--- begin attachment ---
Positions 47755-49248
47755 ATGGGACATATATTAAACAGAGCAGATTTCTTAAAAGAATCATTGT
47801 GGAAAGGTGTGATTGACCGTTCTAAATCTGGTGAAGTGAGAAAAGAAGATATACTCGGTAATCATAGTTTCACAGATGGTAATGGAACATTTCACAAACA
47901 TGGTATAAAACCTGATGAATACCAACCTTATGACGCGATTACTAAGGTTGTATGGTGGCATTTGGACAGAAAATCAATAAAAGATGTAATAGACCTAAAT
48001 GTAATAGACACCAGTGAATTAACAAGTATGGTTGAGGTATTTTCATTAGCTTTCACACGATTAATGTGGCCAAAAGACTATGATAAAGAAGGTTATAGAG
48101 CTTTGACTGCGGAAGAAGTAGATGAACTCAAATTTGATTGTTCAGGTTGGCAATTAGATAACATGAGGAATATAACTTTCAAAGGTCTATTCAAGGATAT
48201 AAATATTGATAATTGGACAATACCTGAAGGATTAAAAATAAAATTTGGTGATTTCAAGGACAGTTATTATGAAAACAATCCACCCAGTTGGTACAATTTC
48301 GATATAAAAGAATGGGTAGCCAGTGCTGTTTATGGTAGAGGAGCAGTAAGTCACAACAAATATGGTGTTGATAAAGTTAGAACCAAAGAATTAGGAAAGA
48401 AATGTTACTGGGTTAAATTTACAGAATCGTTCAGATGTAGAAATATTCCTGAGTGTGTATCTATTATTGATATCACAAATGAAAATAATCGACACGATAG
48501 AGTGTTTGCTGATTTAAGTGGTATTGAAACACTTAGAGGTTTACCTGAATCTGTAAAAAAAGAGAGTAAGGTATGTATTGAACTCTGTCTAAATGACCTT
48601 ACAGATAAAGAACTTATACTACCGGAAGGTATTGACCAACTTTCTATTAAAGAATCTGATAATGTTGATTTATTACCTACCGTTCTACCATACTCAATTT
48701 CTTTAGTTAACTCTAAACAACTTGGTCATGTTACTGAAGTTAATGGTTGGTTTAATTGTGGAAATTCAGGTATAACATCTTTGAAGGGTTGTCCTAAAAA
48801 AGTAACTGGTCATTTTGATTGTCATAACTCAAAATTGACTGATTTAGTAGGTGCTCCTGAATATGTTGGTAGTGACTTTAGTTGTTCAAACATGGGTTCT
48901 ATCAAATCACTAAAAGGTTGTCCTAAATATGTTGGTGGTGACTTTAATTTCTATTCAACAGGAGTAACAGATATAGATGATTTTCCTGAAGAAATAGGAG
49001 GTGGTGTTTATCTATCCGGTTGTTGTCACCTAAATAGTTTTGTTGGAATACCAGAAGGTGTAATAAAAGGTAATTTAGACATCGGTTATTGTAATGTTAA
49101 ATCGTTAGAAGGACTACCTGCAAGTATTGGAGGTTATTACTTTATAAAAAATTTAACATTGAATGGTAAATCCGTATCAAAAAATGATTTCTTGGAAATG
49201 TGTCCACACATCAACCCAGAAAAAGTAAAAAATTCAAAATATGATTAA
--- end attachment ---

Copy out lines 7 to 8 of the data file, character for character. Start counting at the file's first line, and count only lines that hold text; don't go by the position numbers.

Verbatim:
48201 AAATATTGATAATTGGACAATACCTGAAGGATTAAAAATAAAATTTGGTGATTTCAAGGACAGTTATTATGAAAACAATCCACCCAGTTGGTACAATTTC
48301 GATATAAAAGAATGGGTAGCCAGTGCTGTTTATGGTAGAGGAGCAGTAAGTCACAACAAATATGGTGTTGATAAAGTTAGAACCAAAGAATTAGGAAAGA